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Wedding used for political clampdown

The Philip K Dick short story Minority Report, which was made into a film starring Tom Cruise, sees a futuristic police force arresting people before they have committed a crime. Worryingly, the arrests of ‘might-be’ protesters before the Royal Wedding have turned this sci-fi fiction story into a near reality.

Sixty eight people were arrested in the run up to the wedding, and then released on bail on the condition that they would stay away from central London. Several squats and social centres were raided the day before, police brandishing warrants looking for stolen goods. Of course there were none, but the police made it clear that there were to be no public gatherings or parties until after the Mayday weekend.

Anarchist Chris Knight was apprehended on his way to a protest by police who arrested him and two others, even though they were only planning some street theatre. The leader of direct action group Love Police Charlie Veitch was arrested at his home in Cambridge and detained for 16 hours.

On the day itself 10 people were arrested at Charing Cross before they had even got their placards out of their bags – they were on the way to an alternative street party away from the official wedding parade. A group of anarchists were arrested in Soho, even though they were only sitting around and listening to music. One allegedly chanted, “we all live in a fascist regime” which the police officer promptly tried to disprove by arresting the person in question.

There are real dangers involved in pre-emptive or pre-crime arrests. Some people might think they are common sense, but is a very dangerous logic and there is a lot at stake. Spending long periods of time in custody, suffering enormous stress that is caused by arrest and potential prosecution, having details put on record, perhaps even being given a criminal record are punishments in themselves. In the case of those arrested before the wedding, their only “crimes” were to be known political activists.

Assistant Commissioner Lynne Owens, head of police operations on the day said “We won’t let anybody disrupt this very exciting day for the royal family and the country.”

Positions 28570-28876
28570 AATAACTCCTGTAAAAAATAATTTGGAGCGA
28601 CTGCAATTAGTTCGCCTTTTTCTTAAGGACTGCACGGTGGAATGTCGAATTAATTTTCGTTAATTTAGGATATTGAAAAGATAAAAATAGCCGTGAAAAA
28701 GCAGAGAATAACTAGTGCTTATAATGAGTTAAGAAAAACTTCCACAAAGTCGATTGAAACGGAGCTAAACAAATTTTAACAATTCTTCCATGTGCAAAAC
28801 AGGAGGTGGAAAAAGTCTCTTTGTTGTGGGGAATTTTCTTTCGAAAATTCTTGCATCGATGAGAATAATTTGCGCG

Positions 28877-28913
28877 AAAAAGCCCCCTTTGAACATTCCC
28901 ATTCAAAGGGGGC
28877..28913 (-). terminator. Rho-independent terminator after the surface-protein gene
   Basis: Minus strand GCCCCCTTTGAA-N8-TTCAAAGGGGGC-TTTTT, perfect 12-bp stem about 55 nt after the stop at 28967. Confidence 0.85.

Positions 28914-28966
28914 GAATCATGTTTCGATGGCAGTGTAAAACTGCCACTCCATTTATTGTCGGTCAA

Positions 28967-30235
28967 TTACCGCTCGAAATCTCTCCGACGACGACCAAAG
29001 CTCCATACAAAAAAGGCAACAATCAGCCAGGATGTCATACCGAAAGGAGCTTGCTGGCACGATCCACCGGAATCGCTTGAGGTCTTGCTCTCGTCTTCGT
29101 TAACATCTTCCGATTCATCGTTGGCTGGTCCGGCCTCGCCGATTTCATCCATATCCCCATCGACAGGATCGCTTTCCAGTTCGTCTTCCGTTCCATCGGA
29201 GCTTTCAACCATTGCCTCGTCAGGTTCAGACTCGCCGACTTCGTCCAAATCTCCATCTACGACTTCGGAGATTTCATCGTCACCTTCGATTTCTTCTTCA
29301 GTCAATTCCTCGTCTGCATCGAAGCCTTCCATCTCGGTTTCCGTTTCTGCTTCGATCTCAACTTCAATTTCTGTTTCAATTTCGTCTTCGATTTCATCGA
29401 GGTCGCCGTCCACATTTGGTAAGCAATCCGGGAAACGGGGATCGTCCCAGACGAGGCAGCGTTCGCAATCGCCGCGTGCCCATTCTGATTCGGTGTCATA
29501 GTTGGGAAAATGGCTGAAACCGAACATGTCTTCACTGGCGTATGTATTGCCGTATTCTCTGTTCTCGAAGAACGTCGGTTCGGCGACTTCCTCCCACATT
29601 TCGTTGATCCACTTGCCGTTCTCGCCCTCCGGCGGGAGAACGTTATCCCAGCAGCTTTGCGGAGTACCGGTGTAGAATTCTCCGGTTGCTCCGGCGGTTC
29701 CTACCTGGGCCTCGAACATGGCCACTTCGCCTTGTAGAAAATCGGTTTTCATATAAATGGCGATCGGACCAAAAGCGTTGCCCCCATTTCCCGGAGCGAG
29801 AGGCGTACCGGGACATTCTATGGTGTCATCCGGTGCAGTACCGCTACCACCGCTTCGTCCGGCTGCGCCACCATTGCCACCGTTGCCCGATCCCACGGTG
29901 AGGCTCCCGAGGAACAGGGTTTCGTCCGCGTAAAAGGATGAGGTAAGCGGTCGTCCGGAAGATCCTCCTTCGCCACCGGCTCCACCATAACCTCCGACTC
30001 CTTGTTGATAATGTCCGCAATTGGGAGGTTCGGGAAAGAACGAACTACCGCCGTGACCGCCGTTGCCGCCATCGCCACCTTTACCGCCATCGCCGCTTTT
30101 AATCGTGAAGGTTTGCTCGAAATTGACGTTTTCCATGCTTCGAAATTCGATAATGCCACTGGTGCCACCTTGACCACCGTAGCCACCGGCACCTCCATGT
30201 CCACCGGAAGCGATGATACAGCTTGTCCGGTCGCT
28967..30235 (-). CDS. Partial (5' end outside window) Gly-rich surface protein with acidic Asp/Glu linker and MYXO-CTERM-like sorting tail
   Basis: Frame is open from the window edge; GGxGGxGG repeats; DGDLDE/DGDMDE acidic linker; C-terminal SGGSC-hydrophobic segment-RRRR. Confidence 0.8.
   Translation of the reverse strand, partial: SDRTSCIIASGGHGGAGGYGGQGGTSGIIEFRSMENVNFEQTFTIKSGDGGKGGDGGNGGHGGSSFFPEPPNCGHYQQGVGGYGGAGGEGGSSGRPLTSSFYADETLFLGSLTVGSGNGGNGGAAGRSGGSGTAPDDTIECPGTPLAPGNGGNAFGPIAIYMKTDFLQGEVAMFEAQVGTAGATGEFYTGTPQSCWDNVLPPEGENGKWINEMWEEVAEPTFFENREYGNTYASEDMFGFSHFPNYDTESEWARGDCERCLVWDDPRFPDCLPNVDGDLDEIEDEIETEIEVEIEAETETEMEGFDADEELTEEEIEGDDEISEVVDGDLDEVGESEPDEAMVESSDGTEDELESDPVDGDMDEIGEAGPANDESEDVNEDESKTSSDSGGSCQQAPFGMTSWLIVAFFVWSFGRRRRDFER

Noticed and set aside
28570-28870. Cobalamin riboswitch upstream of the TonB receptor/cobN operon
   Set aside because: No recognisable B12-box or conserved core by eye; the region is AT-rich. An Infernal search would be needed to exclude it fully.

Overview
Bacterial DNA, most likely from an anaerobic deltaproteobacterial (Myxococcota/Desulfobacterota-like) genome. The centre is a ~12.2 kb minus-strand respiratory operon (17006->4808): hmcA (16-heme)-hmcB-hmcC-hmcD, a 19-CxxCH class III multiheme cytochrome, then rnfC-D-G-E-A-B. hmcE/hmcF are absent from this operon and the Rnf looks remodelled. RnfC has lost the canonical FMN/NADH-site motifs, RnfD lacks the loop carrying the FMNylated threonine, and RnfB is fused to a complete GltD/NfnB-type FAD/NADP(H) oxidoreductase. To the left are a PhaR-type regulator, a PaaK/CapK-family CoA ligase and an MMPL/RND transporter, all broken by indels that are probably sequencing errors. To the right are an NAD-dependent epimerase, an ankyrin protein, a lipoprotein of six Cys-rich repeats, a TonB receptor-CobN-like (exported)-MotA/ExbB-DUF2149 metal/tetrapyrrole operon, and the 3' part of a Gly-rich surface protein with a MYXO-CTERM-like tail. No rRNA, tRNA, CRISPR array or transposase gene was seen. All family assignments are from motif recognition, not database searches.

The political repression of anti-royalist feeling is a dangerous development. Around 20 per cent of the British population are republican and it was made quite clear that on the day of the royal wedding they should stay at home and shut up. Even a totally peaceful republican street party, organised by the campaign group Republic was almost cancelled when Camden Council tried to prevent it going ahead on spurious health and safety grounds. The message was clear – rights to dissent were temporarily suspended for the duration of the wedding.

The laws that are being invoked are also a cause for concern. Many direct action protests which go beyond the normal street demonstrations involve some kind of trespass on private property which is not itself a criminal act. However “aggravated trespass” is.

The police have the power to arrest people for aggravated trespass if they suspect someone is present in order to commit a crime.

But arresting someone on such spurious grounds would likely be thrown out of court by any jury unless there was compelling evidence that unlawful activity was to take place. But the police are not only concerned with convictions – what matters is arrests, the gathering of information, and steadily creating a climate of fear on the left.

Similar tactics have been used on activists in the past, with “pre-emptive” arrests carried out on many climate activists in 2009, supplemented by evidence taken from a police mole who slept with protesters to try and gain information. Police were forced to abandon the cases when it became clear that their efforts to gain information would reflect far worse on themselves than any of those protesting against climate destruction.

Fearing the mass movement against government cuts and austerity, police will be looking to turn these kinds of arrests in to the norm– rather than the exception, as they did during the anti-war movement of 2003. Their use of the 2000 Terrorism Act to stop and search, confiscate belongings, ban protests and detain protesters without reason became routine, until public pressure and the European Court of Human Rights forced them into a retreat. Now they are looking, in some form or other, to get these powers back.

These threats to our civil liberties must be resisted and a strong campaign must be built to defend the right to protest. When governments have no democratic mandate, have little public support and have lost the arguments, history shows that they resort to force. It happened during the struggles against the war on Iraq, and now it looks to be on the agenda again. It is the same reason that dictators in the Middle East and North Africa are using the army and the police to try to break up, imprison and even kill those fighting for democracy.

We have a right to demonstrate, a right to organise and a right to challenge the government, the bosses and the police who protect them.

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